In September, this daily opportunity to listen in on ACSH staffers' conversations will be e-mailed to donors each morning. It will be available to the general public the next day.
You can become a donor at http://www.acsh.org/support/ or send a tax-deductible donation to:
American Council on Science and Health
1995 Broadway, 2nd floor
New York, NY 10023
For questions, please call Jeff Stier at 212-362-7044 x225 or e-mail Tara McTeague at McTeagueT[at]acsh.org.
- Quote to Note: “We are very concerned about the increase in HIV among young men who have sex with men,” said Dr. Thomas R. Frieden, Health Commissioner for New York City. “We’re headed in the wrong direction. Unless young men reduce the number of partners they have, and protect themselves and their partners by using condoms more consistently, we will face another wave of suffering and death from HIV and AIDS.”
- When Dr. Elizabeth Whelan began reading aloud from 02138 magazine, the room silenced. But ACSH staffers were not entranced by the usual intelligence associated with Harvard, rather in shock over the words coming off of the pages of the article “Raising Harvard.” The piece, about how to rear Harvard-worthy children, began with a mother’s routine in utero. “Consume docosahexaenoic acid (DHA),” the author suggests. But don’t even think about eating fish to get the Omega-3 fatty acid critical to brain development – consuming fish could “risk exposure to toxic PCBs and mercury.” Also encouraged: Buy a $149 BabyPlus Prenatal Education System that teaches “sound lessons” in utero “via a device resembling a terrycloth fanny pack.”
Is this satire, ACSH’s Dr. Gil Ross wondered? Not only does this magazine buy into the idea that mercury and PCBs cause brain damage, but to promote buying a sound-system for your fetus? Oh no, this is very real, Dr. Whelan told us, as she continued reading. We hope pregnant women will ignore such unsupported advice, and instead follow sound-science principles.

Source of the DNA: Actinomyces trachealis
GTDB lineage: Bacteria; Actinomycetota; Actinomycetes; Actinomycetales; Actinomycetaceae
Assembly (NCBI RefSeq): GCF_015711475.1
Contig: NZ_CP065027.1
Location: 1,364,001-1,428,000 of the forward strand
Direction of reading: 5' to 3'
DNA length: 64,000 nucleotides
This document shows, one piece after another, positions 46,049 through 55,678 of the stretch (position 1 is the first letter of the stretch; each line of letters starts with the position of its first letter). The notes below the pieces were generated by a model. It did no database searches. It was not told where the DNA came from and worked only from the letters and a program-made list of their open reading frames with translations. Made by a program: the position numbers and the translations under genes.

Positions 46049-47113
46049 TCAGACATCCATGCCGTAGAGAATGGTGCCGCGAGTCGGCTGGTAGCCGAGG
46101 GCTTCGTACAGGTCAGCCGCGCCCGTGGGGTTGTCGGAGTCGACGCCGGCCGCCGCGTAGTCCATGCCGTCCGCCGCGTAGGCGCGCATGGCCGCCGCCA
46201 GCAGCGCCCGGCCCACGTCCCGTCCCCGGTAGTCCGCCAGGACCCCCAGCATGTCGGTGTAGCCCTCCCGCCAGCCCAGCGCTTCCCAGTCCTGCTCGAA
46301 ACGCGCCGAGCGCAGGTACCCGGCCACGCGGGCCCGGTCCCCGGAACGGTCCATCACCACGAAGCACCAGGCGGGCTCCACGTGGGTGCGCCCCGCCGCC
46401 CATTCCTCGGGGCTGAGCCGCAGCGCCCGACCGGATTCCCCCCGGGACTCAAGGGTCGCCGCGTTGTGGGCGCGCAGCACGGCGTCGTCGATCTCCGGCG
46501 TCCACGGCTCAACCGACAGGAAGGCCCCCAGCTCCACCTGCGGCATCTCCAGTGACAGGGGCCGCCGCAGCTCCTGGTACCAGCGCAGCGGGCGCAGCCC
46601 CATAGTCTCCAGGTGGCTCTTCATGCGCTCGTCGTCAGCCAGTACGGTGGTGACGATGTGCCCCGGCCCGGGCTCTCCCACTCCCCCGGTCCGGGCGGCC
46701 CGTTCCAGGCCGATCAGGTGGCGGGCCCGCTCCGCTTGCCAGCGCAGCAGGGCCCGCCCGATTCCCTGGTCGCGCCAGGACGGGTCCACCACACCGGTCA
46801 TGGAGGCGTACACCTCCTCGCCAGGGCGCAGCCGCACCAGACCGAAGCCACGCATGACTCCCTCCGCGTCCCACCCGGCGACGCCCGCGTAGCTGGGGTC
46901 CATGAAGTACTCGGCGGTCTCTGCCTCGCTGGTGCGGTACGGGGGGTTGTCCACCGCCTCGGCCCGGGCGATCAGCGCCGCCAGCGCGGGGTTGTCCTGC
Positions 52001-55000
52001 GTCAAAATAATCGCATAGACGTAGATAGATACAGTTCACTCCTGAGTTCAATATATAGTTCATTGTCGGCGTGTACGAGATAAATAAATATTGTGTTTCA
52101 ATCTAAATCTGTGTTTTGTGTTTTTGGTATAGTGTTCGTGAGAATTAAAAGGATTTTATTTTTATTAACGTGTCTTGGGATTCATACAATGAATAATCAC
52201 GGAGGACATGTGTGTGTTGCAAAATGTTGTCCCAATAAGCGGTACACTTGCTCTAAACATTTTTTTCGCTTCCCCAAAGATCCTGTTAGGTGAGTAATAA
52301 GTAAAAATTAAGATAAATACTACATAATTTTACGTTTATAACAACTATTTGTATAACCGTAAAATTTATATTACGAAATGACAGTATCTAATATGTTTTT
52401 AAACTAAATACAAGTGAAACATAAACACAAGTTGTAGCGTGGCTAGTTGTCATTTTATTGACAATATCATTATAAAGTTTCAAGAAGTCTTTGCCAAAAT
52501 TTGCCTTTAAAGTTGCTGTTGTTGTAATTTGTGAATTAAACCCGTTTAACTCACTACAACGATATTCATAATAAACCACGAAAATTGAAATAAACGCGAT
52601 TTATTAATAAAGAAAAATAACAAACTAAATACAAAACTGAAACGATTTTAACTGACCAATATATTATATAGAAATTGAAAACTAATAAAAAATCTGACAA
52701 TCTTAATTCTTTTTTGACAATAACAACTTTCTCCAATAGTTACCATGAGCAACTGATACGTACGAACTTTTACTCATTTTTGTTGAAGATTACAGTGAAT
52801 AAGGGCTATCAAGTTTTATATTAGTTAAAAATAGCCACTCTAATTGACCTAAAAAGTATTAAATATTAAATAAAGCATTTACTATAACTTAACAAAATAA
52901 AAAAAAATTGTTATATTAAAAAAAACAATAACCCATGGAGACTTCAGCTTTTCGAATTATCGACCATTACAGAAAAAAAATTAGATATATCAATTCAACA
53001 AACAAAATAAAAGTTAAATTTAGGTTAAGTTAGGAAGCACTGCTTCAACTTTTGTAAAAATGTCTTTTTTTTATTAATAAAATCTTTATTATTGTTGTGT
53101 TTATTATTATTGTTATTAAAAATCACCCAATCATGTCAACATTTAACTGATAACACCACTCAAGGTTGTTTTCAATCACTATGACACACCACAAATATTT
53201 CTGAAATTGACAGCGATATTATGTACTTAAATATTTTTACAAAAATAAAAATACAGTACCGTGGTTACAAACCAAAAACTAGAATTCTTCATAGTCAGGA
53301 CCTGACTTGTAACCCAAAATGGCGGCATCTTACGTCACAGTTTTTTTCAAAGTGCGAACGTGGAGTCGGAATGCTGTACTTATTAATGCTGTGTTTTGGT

- Although buried on an inside New York Times Metro section page, ACSH staffers were saddened and frustrated to read a story on new HIV statistics. HIV is up in New York City by 33 percent for men who have sex with men and who are under the age of 30. The rate for men over the age of 30 is down 22 percent.
Dr. Ross said one reason he thinks that contributes to this increase is that these young people do not remember the ‘90s or the ‘80s, when AIDs was like a black curtain in the city. When it comes to fixing the problem, though, the solution is not as simple as merely education; to teens who are hormonal, AIDs does not seem like a huge threat. The saddest part is that spreading HIV is preventable if proper protection is used. New Yorkers should also know their own HIV status – an amazing fraction of HIV positives are not even aware of their potential for transmitting the deadly virus.
- Yesterday a court ruling that struck down a New York City rule that required fast-food restaurants to post calorie counts on their menus. ACSH staffers agreed that mandating caloric postings is overstepping government bounds, and to limit it to fast-food chains is discriminatory and arbitrary. Furthermore, it won’t work. Even if expanded to all New York restaurants, the legislation suggests it’s the fault of restaurants and food producers for the ever-growing American waists, and idea that insinuates that foods are like cigarettes. No particular food or group of restaurants is the cause of a single person’s struggle with weight loss.